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Anglican Archbishop Addresses Culture Wars, Church, Politics and Race in a Time of COVID

Anglican Archbishop Addresses Culture Wars, Church, Politics and Race in a Time of COVID

An exclusive interview with ACNA Archbishop and GAFCON Chairman, the Most Rev. Foley Beach

By David W. Virtue, DD
www.virtueonline.org
September 18, 2020

VOL: Thank you for taking time out of your busy schedule to speak to me. Archbishop, few apart from your fellow bishops know much about your early life in Atlanta, how you grew up and when you came to faith. Can you tell us?

ARCHBISHOP BEACH: David, simply put, I experienced brokenness as a child from my parents divorcing when I was 8, my mother becoming a hippy, our family being very fractured, and then, my mother's arrest for selling drugs on my 12th birthday. Later that year, after going to live with my father, I attended a church camp and first heard about Jesus and his death on the cross and God's promise of forgiveness and eternal life. By the campfire at that camp, I asked Jesus into my life following the promise of John 3:16. Later in my last years of high school, I got involved in Young Life and realized that although I had asked Jesus into my life, and attended church on Sunday, Jesus was not Lord of my life (I was!). I eventually came to the place of surrendering to His Lordship in my life, and have tried since that day (not always successfully) to keep yielding my life to Him.

VOL: Who was critical in you coming to know Jesus Christ? A person? A book?

ARCHBISHOP BEACH: Pastor Ron Irvin prayed with me to receive Christ at age 12. Rev. Mike Carreker and Rev. Bill Murray helped me to understand following him. Since those early days, God has used numerous people and books to help me know and understand Jesus better.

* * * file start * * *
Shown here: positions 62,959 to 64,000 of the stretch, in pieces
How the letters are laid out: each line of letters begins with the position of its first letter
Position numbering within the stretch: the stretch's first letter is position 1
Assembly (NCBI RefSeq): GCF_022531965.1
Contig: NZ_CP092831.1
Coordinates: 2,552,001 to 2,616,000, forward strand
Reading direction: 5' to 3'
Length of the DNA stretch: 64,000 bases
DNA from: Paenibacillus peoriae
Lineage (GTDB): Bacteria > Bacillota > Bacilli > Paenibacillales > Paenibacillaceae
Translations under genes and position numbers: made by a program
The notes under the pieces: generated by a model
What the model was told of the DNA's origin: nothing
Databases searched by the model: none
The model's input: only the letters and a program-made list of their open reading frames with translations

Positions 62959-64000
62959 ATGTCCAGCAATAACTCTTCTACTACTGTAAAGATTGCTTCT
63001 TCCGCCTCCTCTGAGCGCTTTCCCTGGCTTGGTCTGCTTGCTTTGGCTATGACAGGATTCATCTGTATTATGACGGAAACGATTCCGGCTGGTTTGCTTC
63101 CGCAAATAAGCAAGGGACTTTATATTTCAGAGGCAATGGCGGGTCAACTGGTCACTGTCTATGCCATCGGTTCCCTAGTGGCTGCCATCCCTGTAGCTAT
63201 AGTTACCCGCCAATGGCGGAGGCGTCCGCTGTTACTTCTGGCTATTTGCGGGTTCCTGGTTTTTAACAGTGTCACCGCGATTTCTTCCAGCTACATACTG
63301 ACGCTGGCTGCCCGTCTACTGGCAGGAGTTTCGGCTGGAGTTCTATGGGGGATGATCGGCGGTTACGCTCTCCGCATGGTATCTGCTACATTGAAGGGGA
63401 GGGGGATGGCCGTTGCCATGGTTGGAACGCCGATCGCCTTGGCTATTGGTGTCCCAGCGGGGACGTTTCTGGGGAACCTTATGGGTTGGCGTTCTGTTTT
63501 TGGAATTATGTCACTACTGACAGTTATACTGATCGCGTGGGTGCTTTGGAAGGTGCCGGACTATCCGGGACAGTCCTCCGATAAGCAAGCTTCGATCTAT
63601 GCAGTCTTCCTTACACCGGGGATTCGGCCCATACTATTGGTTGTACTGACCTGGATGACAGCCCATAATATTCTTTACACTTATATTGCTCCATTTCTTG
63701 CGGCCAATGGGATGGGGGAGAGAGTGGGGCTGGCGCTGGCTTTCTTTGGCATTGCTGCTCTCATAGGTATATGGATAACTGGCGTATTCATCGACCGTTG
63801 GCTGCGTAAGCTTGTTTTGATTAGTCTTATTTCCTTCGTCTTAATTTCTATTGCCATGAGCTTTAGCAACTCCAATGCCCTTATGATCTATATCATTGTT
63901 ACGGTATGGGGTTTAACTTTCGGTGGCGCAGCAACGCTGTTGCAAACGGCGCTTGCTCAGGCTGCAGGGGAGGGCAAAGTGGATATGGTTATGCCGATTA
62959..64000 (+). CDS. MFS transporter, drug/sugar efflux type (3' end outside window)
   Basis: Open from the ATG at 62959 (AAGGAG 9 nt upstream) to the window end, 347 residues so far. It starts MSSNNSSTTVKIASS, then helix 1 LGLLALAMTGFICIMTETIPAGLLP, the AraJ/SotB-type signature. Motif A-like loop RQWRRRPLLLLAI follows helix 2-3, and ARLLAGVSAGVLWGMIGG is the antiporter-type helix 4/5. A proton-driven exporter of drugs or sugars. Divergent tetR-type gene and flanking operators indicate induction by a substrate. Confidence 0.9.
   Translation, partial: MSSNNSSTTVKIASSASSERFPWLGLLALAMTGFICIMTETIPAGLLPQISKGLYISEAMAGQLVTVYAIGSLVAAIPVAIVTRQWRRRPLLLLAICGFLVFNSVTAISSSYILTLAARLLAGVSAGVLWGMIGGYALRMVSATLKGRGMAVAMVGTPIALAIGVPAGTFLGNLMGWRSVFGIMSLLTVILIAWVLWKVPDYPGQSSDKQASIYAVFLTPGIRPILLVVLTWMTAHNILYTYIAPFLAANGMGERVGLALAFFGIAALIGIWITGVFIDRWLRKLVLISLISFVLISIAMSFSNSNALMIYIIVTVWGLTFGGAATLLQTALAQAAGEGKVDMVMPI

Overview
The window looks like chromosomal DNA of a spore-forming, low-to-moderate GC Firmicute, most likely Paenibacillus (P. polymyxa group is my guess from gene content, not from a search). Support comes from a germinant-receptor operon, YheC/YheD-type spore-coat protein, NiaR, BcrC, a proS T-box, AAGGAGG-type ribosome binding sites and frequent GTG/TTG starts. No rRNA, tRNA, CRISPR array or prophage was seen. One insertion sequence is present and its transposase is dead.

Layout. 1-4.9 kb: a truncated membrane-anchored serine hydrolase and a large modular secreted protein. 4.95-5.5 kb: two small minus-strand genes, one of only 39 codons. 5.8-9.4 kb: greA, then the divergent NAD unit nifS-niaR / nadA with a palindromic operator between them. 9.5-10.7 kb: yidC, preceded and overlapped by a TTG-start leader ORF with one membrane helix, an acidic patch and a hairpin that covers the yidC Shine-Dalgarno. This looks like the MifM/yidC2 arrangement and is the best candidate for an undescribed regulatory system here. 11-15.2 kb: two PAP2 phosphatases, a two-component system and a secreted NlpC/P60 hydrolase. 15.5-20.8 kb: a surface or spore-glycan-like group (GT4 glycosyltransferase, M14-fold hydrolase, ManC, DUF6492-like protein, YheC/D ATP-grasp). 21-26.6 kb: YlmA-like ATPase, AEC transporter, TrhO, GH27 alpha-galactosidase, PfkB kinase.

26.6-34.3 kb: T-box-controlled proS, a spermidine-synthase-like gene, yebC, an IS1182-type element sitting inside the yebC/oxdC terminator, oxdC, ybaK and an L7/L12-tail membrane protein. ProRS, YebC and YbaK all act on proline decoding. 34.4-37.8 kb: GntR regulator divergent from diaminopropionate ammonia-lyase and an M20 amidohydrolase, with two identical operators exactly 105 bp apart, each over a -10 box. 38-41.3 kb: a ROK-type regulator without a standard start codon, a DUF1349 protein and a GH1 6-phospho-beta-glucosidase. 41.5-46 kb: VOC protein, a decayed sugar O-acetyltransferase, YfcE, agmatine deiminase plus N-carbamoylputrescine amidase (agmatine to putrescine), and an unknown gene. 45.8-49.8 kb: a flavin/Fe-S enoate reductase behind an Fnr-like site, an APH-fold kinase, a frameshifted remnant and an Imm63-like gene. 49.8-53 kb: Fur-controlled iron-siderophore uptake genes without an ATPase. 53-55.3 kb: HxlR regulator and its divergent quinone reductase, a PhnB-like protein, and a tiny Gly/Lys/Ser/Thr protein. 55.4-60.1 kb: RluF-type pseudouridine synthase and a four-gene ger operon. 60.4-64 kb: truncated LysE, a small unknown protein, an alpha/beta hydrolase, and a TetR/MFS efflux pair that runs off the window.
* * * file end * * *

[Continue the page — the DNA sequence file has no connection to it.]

VOL: There are basically two types of conversion: a Damascus road experience like that of St. Paul or Timothy's, from his youth up he had known the Scriptures which had made him wise unto salvation through faith in Christ Jesus. Which does your conversion come closest to?

ARCHBISHOP BEACH: I definitely had a specific event which I knew I began to know Jesus, but it was in my early youth. There have been numerous times along the way in which the Lord got a hold of me in a deeper way.

VOL: You can claim a number of firsts. You were the first bishop of the Anglican Diocese of the South, now a diocese of the Anglican Church in North America (ACNA). You were the first rector of Holy Cross Anglican Church in Loganville, Georgia, since its founding, from 2004 to 2013. It became the diocese's pro-cathedral in 2010, and it is now the cathedral church of both the Anglican Diocese of the South and of ACNA's archbishop. You then went on to become the first bishop of the Diocese of the South in 2010 and the first western Primate of GAFCON. Heady stuff. Was this a trajectory you set out for yourself?

ARCHBISHOP BEACH: I never thought of it like that. I have just tried to obey and follow the Lord in the power of the Holy Spirit. I'm not trying to be trite, but I have found that He leads one step at a time. "Follow me," He says. So often, to follow is an act of faith and trust in Him. Sometimes, it is easy to trust and other times it is more difficult. I remember when we planted Holy Cross, we sought to get a construction loan to build the church building. The banks would not lend us the money unless a number of us put our houses up as collateral. After praying and seeking the Lord, several of us did that, believing He was leading and we would eventually be able to establish enough credit to get a regular mortgage. That was difficult trust. But we obeyed and God honored that. Not only were we able to provide a regular mortgage, but now the congregation has paid off the mortgage. That's a long answer to your question, but I guess what I want to say is I didn't plan any of this. I followed, obeyed, and am trusting.

VOL: In recent months, since the advent of COVID-19 you have been very outspoken on a number of issues. You have said we are pushing the limits of the patience of God for our national sins. America is seeing an unprecedented removal of ethical, moral and spiritual foundations which in the past has allowed the country to be blessed by God; to be civil; to be protected; and to be successful as a nation. Those are harsh words. No other Anglican leader, with the possible exception of the Nigerian Anglican primate has been so outspoken about his nation's sins. What drove you to say this?